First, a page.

While the CYCA has received Applications to Enter from six overseas nations, Great Britain, the USA, New Zealand, Sweden and, late last week, from the Netherlands and France, of great significance is the strong support from boat owners throughout Australia.

Of the 51 boats now on the list, 44 are Australian, from New South Wales, Queensland, Victoria and Tasmania, with late entries expected from South Australia.

The latest international entries for this year's Rolex Sydney Hobart are that of Quiddity, a Grand Soleil 43 which a young Dutch couple have cruised 17,000 nautical miles from the Netherlands to Australia, and a French crew who have chartered the Beneteau 47,7, Savoir Faire, and will sail it as Peugeot Racing - Savoir Faire. -- Peter Campbell

SSC CHAMPIONSHIP
Bitter End YC, Virgin Gorda, BVI - There was bright sun on the day of the elimination series for Scuttlebutt Sailing Club Championship, but the lighter than normal winds on Virgin Gorda's North Sound prompted several competitors to switch classes at the last minute, as they looked for a racing edge that might propel them into regatta's finals. The rules are very specific - only the top two skippers from each class advanced. All others became spectators for the Club Championship Finals, which will be held in Rhodes 19s on Thursday.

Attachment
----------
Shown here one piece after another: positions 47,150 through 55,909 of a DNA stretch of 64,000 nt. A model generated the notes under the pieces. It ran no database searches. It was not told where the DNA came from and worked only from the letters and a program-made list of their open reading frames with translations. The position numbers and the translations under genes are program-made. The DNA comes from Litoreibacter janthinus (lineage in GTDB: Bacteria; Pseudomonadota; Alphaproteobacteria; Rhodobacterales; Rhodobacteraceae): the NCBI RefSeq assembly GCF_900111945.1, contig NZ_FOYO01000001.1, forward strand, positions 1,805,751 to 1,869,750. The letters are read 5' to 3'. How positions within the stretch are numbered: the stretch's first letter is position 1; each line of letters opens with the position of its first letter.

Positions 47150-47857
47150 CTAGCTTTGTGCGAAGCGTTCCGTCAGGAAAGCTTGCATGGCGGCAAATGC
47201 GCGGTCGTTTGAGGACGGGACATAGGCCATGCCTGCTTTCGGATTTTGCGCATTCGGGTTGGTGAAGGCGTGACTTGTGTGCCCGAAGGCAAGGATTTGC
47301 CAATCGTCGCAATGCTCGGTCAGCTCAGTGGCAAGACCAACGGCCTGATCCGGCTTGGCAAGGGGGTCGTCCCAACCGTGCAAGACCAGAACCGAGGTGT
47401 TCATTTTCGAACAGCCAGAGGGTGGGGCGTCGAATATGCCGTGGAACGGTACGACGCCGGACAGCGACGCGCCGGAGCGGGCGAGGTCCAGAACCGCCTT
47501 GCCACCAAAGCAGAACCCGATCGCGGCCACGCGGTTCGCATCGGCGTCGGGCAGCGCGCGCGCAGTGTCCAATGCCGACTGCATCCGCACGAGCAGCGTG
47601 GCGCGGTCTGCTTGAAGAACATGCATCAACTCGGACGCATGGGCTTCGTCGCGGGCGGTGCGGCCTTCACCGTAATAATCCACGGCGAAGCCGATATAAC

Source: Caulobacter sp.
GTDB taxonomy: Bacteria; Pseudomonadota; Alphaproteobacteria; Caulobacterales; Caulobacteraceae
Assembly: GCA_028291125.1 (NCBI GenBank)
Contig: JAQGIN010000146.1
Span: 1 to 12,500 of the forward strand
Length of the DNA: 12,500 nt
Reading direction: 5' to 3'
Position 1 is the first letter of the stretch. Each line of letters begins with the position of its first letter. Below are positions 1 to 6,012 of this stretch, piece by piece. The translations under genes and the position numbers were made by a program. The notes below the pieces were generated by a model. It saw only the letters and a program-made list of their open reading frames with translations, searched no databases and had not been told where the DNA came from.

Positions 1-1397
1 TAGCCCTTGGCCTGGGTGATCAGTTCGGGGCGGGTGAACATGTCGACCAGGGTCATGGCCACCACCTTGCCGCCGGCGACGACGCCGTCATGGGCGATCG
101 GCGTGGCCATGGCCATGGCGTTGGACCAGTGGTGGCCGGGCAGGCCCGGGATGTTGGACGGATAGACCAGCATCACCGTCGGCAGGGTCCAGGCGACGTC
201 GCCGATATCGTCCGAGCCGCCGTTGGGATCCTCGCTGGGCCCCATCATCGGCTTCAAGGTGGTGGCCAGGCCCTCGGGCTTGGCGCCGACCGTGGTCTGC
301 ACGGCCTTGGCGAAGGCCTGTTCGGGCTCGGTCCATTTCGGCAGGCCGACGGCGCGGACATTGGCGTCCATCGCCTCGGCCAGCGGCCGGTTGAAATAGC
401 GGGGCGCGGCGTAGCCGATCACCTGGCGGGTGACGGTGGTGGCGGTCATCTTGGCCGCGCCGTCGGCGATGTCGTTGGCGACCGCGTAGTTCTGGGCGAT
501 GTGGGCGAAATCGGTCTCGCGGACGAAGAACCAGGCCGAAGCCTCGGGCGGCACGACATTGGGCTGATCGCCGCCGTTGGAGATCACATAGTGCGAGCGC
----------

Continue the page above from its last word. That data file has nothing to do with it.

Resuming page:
Final Results: Hobie Waves: 1; Tom Leweck, 2. Keith Musto, 3. Rod Johnstone; Laser: 1. Andy Burdick, 2. Keith Musto, 3. Bob Burgess; Rhodes 19: 1. Kristen Lane, 2. Mary Jordon. - www.beyc.com

1D35 NATIONAL CHAMPIONSHIP
Miami, FL, Nov 1-3: Windquest captured her second consecutive National Championship on Sunday by a single point, and the manner in which she did that shows why it was a deserved win. Clawing back from two over early starts to solid finishes showed good boat speed and typical John Bertrand tactical soothsaying. Windquest was clearly the fastest boat downwind all regatta, and was consistently strong upwind as well, especially in the lighter air. A well deserved win. Dick DeVos has another year to polish the beautiful Tiffany perpetual trophy, and perhaps figure out how it got out of round during shipping.